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Management of Inflammatory Aortic Aneurysms: A Scoping Review

Published:January 06, 2023DOI:https://doi.org/10.1016/j.ejvs.2023.01.003
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      Abstract

      Objective

      Inflammatory abdominal aortic aneurysms (InflAAAs) account for 5 – 10% of aortic aneurysms and are characterised by retroperitoneal fibrosis. Diagnosis is often delayed, and doubts remain about the optimal management strategy. This scoping review describes the current state of knowledge on InflAAAs.

      Methods

      Medline, PubMed, EMBASE, and Scopus were searched for relevant studies that evaluated the diagnosis and treatment of InflAAAs. The Preferred Reporting Items for Systematic Reviews and Meta-Analyses (PRISMA) protocol was followed.

      Results

      Fifty-seven papers were selected (low level of evidence), which included 1 554 patients, who were mostly male and heavy smokers. A triad of chronic abdominal or back pain, weight loss, and elevated inflammatory markers was highly suggestive of the diagnosis but rarely present, and fever was noted only randomly. A mantle sign was seen on computed tomography angiography (CTA) in 73 – 100% of patients. Open surgical repair (OSR) and endovascular aortic aneurysm repair (EVAR) was reported in 1 376 and 178 patients, respectively. OSR was associated with significant iatrogenic injuries of the bowel (n = 22), urinary tract system (n = 7), veins (n = 30), pancreas (n = 6), and spleen (n = 5), while EVAR was associated with lower 30 day mortality (0 – 5% vs. 0 – 32%). One and two year mortality rates were similar between the two treatment modalities (0 – 20% and 0 – 36%, respectively). EVAR was more often associated with postoperative progression of inflammation (17% vs. 0.4%), and a higher frequency of persistent hydronephrosis (> 50%) and limb occlusion (20%). Used in < 10% of patients, corticosteroids led to complete pain relief and a reduction in peri-aortic inflammation within 6 – 18 months.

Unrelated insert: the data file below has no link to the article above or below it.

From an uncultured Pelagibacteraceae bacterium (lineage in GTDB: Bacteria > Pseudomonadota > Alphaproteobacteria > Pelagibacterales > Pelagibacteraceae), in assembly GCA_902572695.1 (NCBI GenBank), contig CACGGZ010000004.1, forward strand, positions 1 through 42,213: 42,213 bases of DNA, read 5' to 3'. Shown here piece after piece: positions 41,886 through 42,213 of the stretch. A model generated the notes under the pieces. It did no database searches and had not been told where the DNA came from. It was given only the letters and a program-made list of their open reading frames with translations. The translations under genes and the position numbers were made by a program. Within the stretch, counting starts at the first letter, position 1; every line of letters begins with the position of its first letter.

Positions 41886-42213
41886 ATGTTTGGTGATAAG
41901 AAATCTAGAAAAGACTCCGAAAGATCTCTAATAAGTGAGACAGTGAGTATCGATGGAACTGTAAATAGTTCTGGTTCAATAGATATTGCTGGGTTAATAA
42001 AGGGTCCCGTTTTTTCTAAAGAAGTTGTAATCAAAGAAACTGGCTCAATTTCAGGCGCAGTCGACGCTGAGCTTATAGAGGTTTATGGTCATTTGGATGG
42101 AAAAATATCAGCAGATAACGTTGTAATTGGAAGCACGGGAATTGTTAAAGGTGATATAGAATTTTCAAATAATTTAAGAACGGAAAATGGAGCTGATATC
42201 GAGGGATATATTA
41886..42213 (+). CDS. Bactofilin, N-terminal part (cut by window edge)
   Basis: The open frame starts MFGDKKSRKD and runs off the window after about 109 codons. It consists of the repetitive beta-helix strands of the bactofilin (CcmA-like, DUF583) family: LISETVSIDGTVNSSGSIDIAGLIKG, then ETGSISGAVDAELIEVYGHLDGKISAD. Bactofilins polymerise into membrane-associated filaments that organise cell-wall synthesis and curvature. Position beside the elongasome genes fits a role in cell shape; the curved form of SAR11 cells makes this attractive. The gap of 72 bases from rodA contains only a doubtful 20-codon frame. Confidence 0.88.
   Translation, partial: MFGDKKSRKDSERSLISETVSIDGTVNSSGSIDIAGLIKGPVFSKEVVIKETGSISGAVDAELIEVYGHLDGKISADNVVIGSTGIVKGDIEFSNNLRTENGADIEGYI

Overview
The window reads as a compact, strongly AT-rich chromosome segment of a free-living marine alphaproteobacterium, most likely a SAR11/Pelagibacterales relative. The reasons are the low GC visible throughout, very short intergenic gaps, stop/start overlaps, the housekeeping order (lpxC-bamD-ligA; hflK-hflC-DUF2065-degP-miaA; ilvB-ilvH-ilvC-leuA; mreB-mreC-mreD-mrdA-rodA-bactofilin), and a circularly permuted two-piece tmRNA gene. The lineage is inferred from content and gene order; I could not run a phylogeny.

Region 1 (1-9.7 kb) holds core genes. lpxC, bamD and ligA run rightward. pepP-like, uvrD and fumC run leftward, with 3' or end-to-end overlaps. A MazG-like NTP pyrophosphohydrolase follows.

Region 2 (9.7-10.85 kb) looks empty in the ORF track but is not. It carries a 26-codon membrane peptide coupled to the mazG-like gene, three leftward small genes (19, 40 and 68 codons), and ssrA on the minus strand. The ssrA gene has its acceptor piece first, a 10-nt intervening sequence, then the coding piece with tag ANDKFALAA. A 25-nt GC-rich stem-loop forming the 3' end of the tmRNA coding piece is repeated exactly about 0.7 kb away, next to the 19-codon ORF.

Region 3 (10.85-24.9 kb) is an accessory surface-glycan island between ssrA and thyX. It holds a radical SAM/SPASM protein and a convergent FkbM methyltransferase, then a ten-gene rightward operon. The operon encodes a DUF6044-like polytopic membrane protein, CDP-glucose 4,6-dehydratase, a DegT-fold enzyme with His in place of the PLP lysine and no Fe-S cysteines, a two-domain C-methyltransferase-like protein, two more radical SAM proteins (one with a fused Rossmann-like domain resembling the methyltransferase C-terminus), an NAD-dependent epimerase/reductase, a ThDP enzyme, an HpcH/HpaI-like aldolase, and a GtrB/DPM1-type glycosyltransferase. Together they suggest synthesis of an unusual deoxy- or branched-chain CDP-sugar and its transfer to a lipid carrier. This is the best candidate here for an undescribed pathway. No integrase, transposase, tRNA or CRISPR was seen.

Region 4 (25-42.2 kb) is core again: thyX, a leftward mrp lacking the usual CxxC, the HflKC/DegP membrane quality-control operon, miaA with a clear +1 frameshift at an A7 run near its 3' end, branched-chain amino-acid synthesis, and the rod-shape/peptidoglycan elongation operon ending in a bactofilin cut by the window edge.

Conclusion

      InflAAAs are characterised by non-specific symptoms, with the mantle sign on CTA being pathognomonic. Corticosteroids may be considered a basic treatment that all patients should receive initially. Low quality data indicate that EVAR (vs. OSR) is associated with fewer intra-operative complications and lower peri-operative mortality but more late fibrosis-related adverse events. International multicentre registries are required to gather more insights into this challenging pathology.

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